Anonymous has a new target.
Not 24 hours after the U.S. Army announced it had filed 22 counts against reputed WikiLeaks source Pfc. Bradley Manning, including one capital count of aiding the enemy, Anonymous issued a new threat Thursday.
“The decision to charge Bradley Manning with a capital offense in addition to other charges is a provocation, and Anonymous is set to respond accordingly,” spokesman Barrett Brown wrote on DailyKos. He said the group will keep going after corporate execs involved in plots against WikiLeaks, and he told The Daily News, “We are looking at information on various military officials.”
The Tech Herald has spoken to one of those involved for a rundown of current events.
“Manning is an absolute hero. If this means me going to fucking prison, then that’s fine,” said Barrett Brown earlier today in an interview.
Earlier today, Brown said that Manning must be given clothes, sheets, blankets, and access to books within the week, adding that Anonymous’ plans for those responsible for his conditions will play out in the public soon.
As part of their plans, Anonymous will wage a media war with those responsible for Manning’s conditions. Not only will those at the Brig be singled out, but those who reported Manning to the authorities will find themselves in the crosshairs as well. While the actions will be non-violent, the repercussions could be severe for those caught up in the fight.
Brown said that he and those working with him, which include active-duty sources inside the military system, will start by doxing those involved.
Doxing is a process that includes gathering as much information on a target as possible, and releasing it to the public. In some cases, it is kept out of the public and used for other reasons. Given the sheer mass of information available on the Internet, there is very little a person could hide. However, doxing also includes information gathering offline as well.
“The Internet is a weapon. It’s already weaponized, and those of us who know how to use this weapon have the advantage. I know who else was involved in turning [Manning] in. I’m not sure what to do on that yet, but we’re speaking among ourselves abut that.”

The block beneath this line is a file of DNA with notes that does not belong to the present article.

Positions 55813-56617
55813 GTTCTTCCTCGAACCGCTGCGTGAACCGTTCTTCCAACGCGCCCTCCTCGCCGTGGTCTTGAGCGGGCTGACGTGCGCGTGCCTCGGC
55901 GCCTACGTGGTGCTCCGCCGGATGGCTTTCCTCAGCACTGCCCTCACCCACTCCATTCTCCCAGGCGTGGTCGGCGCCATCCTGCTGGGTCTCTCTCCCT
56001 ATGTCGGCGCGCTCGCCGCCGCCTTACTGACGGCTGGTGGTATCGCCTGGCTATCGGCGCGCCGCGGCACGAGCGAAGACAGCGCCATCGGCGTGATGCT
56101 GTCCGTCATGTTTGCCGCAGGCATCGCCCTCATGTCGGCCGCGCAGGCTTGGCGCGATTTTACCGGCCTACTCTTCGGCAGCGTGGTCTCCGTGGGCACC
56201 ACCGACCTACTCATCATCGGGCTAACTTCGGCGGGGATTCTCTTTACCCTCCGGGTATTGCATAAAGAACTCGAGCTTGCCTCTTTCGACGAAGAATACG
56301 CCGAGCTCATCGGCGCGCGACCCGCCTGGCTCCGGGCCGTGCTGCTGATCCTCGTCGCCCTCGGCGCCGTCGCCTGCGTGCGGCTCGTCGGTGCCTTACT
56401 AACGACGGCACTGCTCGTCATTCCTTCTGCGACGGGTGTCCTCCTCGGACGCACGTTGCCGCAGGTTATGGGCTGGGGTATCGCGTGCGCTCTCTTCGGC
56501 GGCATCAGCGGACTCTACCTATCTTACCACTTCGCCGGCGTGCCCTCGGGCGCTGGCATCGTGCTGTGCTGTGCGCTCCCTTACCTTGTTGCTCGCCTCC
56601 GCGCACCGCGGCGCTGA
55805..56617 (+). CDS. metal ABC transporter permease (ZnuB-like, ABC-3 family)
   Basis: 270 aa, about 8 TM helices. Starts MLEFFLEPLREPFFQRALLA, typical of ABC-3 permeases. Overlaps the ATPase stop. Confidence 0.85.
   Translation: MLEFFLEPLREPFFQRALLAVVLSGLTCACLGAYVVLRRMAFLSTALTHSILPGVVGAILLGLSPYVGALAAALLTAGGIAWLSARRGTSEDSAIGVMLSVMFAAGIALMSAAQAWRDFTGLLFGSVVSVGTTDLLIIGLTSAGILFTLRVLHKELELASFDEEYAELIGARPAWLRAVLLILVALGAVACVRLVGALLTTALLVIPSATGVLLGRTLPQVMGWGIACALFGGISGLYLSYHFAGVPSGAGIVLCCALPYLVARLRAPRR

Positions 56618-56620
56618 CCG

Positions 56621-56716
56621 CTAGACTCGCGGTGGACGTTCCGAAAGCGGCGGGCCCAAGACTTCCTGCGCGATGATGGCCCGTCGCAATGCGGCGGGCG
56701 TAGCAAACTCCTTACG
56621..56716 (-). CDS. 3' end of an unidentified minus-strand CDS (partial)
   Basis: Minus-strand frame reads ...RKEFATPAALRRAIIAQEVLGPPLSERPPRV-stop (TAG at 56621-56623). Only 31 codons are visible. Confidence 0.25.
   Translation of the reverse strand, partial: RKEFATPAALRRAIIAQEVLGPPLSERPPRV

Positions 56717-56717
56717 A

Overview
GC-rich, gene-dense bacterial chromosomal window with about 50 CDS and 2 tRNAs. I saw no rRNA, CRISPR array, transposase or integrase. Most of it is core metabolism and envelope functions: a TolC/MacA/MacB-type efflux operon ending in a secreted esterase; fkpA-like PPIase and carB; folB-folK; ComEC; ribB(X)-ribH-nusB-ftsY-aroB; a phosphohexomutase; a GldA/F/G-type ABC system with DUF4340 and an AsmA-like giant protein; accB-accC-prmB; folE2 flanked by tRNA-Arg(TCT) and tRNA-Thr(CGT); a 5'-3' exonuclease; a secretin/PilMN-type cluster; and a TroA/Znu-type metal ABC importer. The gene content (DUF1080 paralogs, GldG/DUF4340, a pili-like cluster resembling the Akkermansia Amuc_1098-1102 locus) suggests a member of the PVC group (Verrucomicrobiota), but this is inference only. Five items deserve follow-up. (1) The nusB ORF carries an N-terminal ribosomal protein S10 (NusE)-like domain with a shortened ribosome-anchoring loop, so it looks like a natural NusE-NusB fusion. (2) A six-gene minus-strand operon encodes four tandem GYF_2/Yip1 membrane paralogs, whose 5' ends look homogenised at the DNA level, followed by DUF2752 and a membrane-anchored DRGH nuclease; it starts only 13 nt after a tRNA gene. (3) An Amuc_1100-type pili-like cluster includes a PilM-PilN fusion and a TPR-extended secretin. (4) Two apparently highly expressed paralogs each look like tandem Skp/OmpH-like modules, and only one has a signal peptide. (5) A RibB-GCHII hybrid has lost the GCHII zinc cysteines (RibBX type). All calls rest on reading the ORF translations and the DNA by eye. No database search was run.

At this point, Brown says he wants the feds and other top people in the U.S. Intel community to talk to him, “…so we can explain the situation.”
“We have some of their former employees on our side, and those guys are getting angrier the more they see how right Anon was,” he added.
In a crowdsourced document used to coordinate the group’s actions, Anonymous hackers name Department of Defense Press Secretary Geoff Morell and chief warrant officer Denise Barnes as targets and call on members to dig up personal information on both, including phone numbers, personal histories and home addresses. The goal of the operation, for now, is to “dox” the two officials, the typical Anonymous method of publishing personal information of victims and using it for mass harassment.
“Targets established,” reads the document, before naming Morell and Barnes. “We’re in the ruining business. And business is good.”
The group, which is calling its attack “Operation Bradical,” also lists demands as follows:
“Manning must be given sheets, blankets, any religious texts he desires, adequate reading material, clothes, and a ball. One week. Otherwise, we continue to dox and ruin those responsible for keeeping him naked, without bedding, without any of the basic amenities that were provided even to captured Nazis in WWII.”
One member of Anonymous, who tells me he’s not associated with the action, says that doxing will likely include “ruin life tactics” such as “ordering them pizza, sending them thousands of boxes, reporting them to police for drug abuse, sex offenders list, tricking their ISPs into canceling the Internet, messing with their social security numbers, false flag, fax harassment, phone harassment, email bombing, subscriptions to magazines, diapers, tampons.”
Planning and coordination for Operation Bradical involves those that are directly associating themselves with Anonymous. At the same time, it includes those who support Anonymous’ goals, but do not associate themselves with the title of Anon. Operation Bradical is an example of how Anonymous as a whole has the ability to take on several things at once, and to do so while working with others who are not necessarily one of their own.
Recently, Anonymous members appear to have broadened their targets by suggesting attacks on the US military. On publicly accessible document-sharing sites, they have been discussing plans to target the brig in Quantico, Virginia, where Private Manning is being held under what his attorney said were unjustifiable conditions.
One collaborative document states the “purpose” of the contemplated operation is to “harass staff at MCB Quantico Brig to the point of frustration”. The “plan” is described as a “complete communications shutdown” of the facilities’ internet pages and phone links.
A Quantico spokesman, Lieutenant Agustin Solivan, said officials had referred the matter to law enforcement and counter-intelligence agencies. “We are aware of the threat and any threats to defence department information systems and networks are taken seriously,” he said. “The intent or stating that you are going to commit a crime is a crime in itself,” he added.